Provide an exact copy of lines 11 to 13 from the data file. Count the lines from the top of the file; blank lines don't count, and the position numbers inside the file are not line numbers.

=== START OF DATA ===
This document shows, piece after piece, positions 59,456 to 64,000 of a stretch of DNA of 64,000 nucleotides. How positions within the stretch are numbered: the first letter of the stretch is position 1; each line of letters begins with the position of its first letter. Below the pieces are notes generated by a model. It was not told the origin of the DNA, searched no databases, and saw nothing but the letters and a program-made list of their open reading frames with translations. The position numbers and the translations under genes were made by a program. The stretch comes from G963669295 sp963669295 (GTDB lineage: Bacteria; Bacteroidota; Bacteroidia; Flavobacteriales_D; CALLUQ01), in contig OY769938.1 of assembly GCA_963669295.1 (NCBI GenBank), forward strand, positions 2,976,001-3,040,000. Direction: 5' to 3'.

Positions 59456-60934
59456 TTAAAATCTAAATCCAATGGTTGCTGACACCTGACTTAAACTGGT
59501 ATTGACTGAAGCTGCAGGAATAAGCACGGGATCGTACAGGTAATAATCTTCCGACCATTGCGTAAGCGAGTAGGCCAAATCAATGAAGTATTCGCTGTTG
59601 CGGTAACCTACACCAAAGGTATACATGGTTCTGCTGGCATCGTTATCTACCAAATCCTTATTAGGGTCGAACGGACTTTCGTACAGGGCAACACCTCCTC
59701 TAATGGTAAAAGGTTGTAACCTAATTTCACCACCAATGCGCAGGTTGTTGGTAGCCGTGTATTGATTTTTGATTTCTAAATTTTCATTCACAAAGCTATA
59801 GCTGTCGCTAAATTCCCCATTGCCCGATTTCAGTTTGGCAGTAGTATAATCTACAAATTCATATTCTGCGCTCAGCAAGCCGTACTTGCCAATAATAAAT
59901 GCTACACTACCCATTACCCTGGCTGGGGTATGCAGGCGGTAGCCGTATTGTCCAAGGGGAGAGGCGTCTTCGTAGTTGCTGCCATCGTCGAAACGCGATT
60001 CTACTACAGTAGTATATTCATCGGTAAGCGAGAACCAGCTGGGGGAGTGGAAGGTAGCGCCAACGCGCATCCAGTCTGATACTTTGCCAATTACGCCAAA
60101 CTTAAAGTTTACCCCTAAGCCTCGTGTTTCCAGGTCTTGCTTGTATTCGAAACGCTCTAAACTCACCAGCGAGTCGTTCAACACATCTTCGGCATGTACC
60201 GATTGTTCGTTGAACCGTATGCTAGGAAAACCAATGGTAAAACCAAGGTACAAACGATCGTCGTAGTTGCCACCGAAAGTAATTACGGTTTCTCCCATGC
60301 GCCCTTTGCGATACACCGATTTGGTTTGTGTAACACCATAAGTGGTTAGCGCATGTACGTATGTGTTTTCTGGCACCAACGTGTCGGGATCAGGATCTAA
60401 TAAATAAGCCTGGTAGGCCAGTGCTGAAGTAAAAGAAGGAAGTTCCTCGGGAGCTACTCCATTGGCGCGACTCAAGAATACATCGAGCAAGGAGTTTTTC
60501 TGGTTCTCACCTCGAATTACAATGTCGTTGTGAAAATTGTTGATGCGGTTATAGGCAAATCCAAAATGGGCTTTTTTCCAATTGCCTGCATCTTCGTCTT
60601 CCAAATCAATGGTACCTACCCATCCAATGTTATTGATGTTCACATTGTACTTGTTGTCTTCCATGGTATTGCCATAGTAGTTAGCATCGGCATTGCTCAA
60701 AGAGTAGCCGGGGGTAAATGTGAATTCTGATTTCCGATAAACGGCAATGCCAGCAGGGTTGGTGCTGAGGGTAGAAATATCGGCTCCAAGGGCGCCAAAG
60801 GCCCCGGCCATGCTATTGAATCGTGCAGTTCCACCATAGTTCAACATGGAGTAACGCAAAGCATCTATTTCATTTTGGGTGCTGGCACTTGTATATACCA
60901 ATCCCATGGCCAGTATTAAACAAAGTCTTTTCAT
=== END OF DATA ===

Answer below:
60201 GATTGTTCGTTGAACCGTATGCTAGGAAAACCAATGGTAAAACCAAGGTACAAACGATCGTCGTAGTTGCCACCGAAAGTAATTACGGTTTCTCCCATGC
60301 GCCCTTTGCGATACACCGATTTGGTTTGTGTAACACCATAAGTGGTTAGCGCATGTACGTATGTGTTTTCTGGCACCAACGTGTCGGGATCAGGATCTAA
60401 TAAATAAGCCTGGTAGGCCAGTGCTGAAGTAAAAGAAGGAAGTTCCTCGGGAGCTACTCCATTGGCGCGACTCAAGAATACATCGAGCAAGGAGTTTTTC